The outcome is I now have two milkmen. It does mean that our milk bill will be a bit more – but not so much it will add to the debt so hey. It is vitally important to keep our communities alive and help people keep above water.  Anyway, I am a distributist and what kind of distributist wants cheap milk anyway? So, be frugal where you can, but get your milk from a milkman.

A Frugal Friday Freebie: A slice of Gatto and some other resources.

If you are getting ready for St. Valentine’s day you might want to have a look at a St Val resource put together at That Resource Site.

I found this set of free audio that has a treasure trove of Gatto talks done all over the place. (There’s also the Ken Robinson Audio  about the destruction of creativity in schools). Now, I have to admit I have been very cautious about whether I was a “fan” of Gatto or not. He is well-loved in home education and homeschooling circles, but I have discovered one or two heroes of home ed are not that heroic when you get to listen to or read what they actually have to say.

Teacher of the Year one more than one occation.

I haven’t listened to all these Audio files yet, but so far I am truly impressed. He speaks as someone who really has learned some history. I was particularly pleased to hear him speak with complete accuracy on Calvin and Darwin.

One of the ways I discern whether I can trust someone on what they say about stuff I don’t know about, is how they handle the stuff I do know about. Gatto is a massive breath of fresh air, not only because he does know history but because he is quite happy to speak about things that are cultural no nos.  I love his courage and strength of character.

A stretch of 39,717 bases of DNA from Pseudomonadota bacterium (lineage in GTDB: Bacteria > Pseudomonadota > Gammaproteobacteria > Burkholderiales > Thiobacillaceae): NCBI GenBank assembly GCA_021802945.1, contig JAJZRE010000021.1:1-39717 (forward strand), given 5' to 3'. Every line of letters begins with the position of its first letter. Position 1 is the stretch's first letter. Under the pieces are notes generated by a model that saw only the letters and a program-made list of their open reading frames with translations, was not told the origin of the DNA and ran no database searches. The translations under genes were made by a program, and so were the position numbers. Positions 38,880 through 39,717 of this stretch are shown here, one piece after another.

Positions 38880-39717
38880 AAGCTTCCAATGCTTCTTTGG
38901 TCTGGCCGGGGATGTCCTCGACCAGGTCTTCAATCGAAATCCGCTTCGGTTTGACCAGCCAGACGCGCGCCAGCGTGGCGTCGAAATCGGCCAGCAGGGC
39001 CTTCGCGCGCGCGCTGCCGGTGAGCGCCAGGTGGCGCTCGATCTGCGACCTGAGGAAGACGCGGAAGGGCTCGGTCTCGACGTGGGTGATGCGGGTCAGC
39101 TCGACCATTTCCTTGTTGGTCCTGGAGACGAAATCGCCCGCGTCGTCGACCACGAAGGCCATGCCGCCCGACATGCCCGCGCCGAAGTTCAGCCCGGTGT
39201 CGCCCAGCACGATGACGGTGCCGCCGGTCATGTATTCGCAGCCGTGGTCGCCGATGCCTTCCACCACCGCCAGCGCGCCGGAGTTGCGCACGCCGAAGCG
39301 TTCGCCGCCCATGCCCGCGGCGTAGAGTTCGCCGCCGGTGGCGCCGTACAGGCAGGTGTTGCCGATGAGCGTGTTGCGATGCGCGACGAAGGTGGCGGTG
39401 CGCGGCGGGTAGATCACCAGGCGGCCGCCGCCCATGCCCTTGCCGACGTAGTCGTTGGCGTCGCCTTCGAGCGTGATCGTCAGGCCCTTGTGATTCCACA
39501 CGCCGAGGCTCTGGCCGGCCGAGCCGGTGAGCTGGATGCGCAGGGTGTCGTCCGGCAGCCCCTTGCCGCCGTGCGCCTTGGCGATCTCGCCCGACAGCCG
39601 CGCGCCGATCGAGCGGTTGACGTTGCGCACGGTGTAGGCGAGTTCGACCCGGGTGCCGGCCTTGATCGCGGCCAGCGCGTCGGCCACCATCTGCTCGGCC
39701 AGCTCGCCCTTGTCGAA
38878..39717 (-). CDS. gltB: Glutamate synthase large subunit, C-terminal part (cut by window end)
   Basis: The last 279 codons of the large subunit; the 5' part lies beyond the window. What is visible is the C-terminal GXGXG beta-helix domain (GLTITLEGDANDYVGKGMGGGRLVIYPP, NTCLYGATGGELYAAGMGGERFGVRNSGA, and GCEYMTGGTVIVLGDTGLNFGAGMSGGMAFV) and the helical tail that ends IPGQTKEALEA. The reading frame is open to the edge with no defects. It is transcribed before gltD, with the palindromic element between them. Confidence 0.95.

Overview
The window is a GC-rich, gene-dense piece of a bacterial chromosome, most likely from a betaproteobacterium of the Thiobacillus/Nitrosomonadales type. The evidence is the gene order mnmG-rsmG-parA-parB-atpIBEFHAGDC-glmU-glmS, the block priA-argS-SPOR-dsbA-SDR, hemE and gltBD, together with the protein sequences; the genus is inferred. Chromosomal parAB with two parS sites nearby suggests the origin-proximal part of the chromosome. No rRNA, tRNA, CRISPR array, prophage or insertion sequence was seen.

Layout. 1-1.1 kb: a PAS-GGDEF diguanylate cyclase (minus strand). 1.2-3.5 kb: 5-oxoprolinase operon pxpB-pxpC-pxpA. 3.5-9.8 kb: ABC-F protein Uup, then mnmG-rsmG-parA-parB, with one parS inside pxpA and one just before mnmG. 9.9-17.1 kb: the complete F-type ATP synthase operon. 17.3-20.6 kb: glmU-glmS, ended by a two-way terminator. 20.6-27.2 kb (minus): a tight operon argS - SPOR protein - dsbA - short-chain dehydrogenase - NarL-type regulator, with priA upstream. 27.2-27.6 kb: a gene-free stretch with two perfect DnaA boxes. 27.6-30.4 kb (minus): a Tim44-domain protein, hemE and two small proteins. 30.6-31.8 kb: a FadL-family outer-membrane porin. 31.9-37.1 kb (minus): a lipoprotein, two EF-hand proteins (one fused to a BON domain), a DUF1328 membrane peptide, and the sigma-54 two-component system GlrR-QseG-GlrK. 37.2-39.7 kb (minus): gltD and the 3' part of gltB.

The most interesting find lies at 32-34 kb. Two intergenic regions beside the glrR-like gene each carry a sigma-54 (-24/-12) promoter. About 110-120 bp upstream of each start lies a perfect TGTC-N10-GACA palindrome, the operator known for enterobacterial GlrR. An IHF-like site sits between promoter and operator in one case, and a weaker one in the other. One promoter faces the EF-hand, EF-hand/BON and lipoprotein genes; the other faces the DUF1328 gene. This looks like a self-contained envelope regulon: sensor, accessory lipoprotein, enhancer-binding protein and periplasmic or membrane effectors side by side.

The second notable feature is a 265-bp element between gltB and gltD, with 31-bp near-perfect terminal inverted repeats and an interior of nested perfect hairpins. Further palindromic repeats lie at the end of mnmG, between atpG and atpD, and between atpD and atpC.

The other free audio I have found is HOMESCHOOL AUDIO. I haven’t listened to all of them but I do really recommend the last one about DARE. I was surprised to hear Dr William Coulson whom I wrote about three years ago. He worked with Rogers and Maslow and brought about the damaging and frankly ludicrous “how does it feel for you?” revolution. I first came across Dr Coulson when I heard his Mea Culpa on his role in the therapeutic nightmare of Rogarian Therapy. As it happens Rogers and Maslow both repented of their deeds; which is good, but I am saddened that despite this, in far too many places the damage continues to be done.

Plenty to listen to there. I wonder how many people who still think school is the way to educate children would bother to hear what Gatto and Coulson have to say. In the book I’m reading at the moment Socrates Meets Jesus there is a moment where Socrates is discussing the question of being open minded. He asks how someone can decide to be open or closed minded about a subject without having first listened to the arguments on the subject. It’s a good question. If  we don’t hear the reasons for and against schools and compulsory education, how will we know which is true? And let’s be sure about one thing the truth of this matter is vitally important because it effects the lives of every single child and family living under this system.